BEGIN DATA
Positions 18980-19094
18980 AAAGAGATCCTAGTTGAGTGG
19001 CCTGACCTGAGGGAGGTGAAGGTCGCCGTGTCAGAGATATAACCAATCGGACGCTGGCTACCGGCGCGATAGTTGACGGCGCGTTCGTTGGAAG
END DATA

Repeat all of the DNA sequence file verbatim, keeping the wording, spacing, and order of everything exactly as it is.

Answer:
Positions 18980-19094
18980 AAAGAGATCCTAGTTGAGTGG
19001 CCTGACCTGAGGGAGGTGAAGGTCGCCGTGTCAGAGATATAACCAATCGGACGCTGGCTACCGGCGCGATAGTTGACGGCGCGTTCGTTGGAAG